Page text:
The Elliot Ness

The Elliot Ness at Eddie D's Famous Italian Sandwiches
Okay, we are a little obsessed with Eddie D's sandwich shop. And yes, it is close to headquarters, but that doesn't change the fact that it's overall delicious. (We had a little something to do with this.) It's currently ranked as our top shop in Vegas, trailed by Johnny McGuire's, 'Wichcraft, Capriotti's and more. These rankings can change at any time, so stay tuned ...

You're not going to find the Elliot Ness on the menu. It's a recurring special on the chalkboard up front. It's got a great name, but it's an average sandwich -- pastrami, melted cheese, coleslaw, Russian dressing -- with the exception of one element: French fries. Maybe this is Pittsburgh-style, a la Primanti Brothers? The chewy roll brings enough starch to this party, and these thick (and tasty) steak fries are a carb overload. The potato-ness overpowers what turns out to be pretty good pastrami, very lean and thinly sliced.

This grade is probably a bit low for this sandwich. But there are too many A-level options at Eddie D's to stick with this. For example, if you want a true untouchable, try the meatballs.


Crispy Cornmeal Salmon Sandwich

Crispy Cornmeal Salmon Sandwich at Hash House A Go Go
Hash House A Go Go is a Vegas breakfast/brunch favorite, with lines going out the door on weekends. Its "twisted farm food" concept and huge portions are a lot of fun, which explains why the place has received celebrity attention and the benefits of TV appearances. Most of the food is good, even if it's too much food to finish.

When giant portions meet sandwich, it's usually disastrous. The whole point of a sandwich is convenient deliciousness, right? Who wants a messy ass sandwich? This thing is very big and slightly messy, but the gigantic cornmeal-fried hunk of salmon was worth the trouble. The huge wheat bun could have been a bit more soft, but it was tasty and did its best to support the fish, probably around a 14-ounce filet of fresh farmed salmon. Cornmeal is probably my favorite fried fish coating, so perhaps I'm a sucker for this one. It was moist and juicy inside without any raw spots with a thin, crispy coating, and the kitchen didn't screw up and oversalt the cornmeal. The fish alone was great. The red onion, red leaf lettuce and bland chili mayo didn't offer much.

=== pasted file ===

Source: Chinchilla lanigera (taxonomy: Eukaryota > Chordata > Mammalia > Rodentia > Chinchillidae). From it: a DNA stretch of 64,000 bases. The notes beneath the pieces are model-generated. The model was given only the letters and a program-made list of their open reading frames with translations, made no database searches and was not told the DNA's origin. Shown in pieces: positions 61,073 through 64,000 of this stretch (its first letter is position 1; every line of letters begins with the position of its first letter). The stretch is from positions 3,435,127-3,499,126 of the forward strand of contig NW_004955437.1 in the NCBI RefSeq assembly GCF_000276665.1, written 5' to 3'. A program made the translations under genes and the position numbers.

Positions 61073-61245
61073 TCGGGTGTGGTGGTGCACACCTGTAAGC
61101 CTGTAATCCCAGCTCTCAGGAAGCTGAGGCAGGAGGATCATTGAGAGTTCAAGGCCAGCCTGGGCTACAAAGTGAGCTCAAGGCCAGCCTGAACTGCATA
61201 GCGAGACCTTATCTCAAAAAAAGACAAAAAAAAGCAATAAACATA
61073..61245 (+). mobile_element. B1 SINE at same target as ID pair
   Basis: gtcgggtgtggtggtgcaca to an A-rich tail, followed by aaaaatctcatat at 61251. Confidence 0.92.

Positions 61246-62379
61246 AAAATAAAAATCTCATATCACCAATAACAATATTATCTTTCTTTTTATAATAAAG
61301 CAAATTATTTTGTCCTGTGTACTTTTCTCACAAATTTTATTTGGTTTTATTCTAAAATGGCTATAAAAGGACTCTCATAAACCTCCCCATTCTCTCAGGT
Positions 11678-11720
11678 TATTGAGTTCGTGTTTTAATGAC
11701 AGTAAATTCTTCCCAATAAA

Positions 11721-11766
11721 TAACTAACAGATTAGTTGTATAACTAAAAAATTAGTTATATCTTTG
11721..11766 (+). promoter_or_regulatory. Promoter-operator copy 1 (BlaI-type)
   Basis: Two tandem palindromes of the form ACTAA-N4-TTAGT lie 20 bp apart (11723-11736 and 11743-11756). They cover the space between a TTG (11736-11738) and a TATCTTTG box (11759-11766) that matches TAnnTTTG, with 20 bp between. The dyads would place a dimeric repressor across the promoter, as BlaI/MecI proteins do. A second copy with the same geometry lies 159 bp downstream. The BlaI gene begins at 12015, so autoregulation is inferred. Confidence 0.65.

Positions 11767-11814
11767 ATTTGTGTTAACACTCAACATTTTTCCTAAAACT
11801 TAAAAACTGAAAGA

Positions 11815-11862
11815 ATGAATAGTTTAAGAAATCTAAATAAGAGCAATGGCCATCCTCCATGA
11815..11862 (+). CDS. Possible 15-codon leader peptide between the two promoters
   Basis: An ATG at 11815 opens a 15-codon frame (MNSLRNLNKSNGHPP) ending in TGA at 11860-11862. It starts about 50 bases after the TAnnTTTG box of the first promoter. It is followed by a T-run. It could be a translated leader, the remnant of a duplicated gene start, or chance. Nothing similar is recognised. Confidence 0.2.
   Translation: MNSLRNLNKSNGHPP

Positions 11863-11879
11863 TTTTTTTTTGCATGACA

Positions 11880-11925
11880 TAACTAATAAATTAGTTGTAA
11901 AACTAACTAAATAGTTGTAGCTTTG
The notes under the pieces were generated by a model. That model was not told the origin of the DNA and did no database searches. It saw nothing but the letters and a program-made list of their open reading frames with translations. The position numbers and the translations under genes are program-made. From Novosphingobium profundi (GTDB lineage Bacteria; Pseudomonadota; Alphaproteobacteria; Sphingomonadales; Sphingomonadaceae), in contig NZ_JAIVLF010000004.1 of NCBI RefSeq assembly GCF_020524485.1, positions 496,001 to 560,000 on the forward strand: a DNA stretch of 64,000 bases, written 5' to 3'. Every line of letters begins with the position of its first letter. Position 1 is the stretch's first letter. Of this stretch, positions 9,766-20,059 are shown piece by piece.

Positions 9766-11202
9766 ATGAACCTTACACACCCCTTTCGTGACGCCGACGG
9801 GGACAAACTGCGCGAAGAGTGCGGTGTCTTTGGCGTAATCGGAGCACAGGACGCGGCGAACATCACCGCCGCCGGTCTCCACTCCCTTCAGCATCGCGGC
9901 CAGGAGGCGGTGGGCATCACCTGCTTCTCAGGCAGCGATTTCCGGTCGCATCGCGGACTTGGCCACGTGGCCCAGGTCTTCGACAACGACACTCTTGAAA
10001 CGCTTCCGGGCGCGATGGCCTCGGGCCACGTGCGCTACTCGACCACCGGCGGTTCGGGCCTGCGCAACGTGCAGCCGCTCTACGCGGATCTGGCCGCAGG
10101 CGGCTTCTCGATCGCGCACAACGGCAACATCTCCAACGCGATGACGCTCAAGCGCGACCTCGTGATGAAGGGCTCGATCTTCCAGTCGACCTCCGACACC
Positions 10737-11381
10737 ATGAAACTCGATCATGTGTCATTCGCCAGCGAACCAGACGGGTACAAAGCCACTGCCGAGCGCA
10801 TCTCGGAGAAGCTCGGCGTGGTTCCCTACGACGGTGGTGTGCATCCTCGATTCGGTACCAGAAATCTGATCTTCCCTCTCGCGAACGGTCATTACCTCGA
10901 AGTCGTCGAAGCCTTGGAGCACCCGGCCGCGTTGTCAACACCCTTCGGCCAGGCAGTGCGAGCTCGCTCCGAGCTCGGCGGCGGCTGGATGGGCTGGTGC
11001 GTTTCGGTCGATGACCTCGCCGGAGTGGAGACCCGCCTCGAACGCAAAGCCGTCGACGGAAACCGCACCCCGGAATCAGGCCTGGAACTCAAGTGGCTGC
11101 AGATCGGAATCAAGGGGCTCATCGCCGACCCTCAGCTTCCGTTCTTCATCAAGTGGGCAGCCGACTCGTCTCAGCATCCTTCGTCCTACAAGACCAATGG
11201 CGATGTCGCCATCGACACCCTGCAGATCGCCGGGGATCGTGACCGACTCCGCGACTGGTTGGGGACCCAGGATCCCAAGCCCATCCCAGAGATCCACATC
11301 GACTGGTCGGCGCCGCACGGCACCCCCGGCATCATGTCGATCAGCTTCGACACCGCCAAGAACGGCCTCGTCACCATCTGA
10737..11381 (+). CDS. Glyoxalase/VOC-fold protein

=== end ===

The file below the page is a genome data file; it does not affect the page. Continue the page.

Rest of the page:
Buffalo Burger

Buffalo Burger at Burger Bar
I'm tired of writing about burgers. Why is everyone so enamored with such typical foodstuff? I tell ya, it never ends. Every few weeks someone is asking me What's the best burger in Vegas? or What's your favorite burger? For the most part, a burger is a burger. If you go to McDonald's, it's gonna suck. If you go to a place like Burger Bar in Mandalay Bay, it's not gonna suck. It's not complicated. And other than pizza, I can't think of anything more subjective than burgers. There's no such thing as Best Burger Ever; it depends on how you like your burger. Yes, I picked In-N-Out over that famous burger at Bradley Ogden at Caesars Palace. Get over it.

To me, it gets a little tricky comparing burgers from a restaurant that serves only burgers to fancy, upscale eateries that happen to do a great version of the hamburger. Burger Bar was pretty much the first gourmet burgers-only joint to pop up on the Vegas Strip, and while there are quite a few more these days, I think it's still the best. You can build your own, like I did with this buffalo, provolone, roasted pepper and bacon burger, or order a signature burger with chef-tested and approved flavor combinations. If you really want something special, I recommend ordering one of the kitchen's creations. But it can be fun to experiment. That's what I did here, and it was a success. Buffalo is my favorite substitute for beef because it maintains so much flavor with a lot less fat. This meat was cooked perfectly, medium rare, juicy and satisfying. The combination of crispy bacon and sweet peppers was a little weird, something I've never had together before. It worked, but I might have been better off using something with a softer flavor for my veggie topping.

The Dante

The Dante at Eddie D's Famous Italian Sandwiches
Is this the first case of disappointment at our beloved Eddie D's, or merely a letdown caused by personal preference? It's hard to say. But the Dante, one of the many cold sandwiches on the menu named after a character from The Sopranos, certainly is simplistic: A crackly Italian sub roll with tons of prosciutto, roasted sweet red peppers and fresh mozzarella. The bread, cheese and peppers are wonderful but mild, requiring some extra kick. But there's no mustard, oil or spread of any kind on this sandwich to contrast those flavors and textures and add some extra moisture. And then we get to the real problem ... A thick pile of prosciutto that clumps together, creating a wet, fatty mouthful of something that looks and feels like raw chicken. Tough to swallow. I like prosciutto, but typically as a secondary meat on a sandwich, a situation where its decadence can complement rather than bat leadoff. The Dante just isn't working.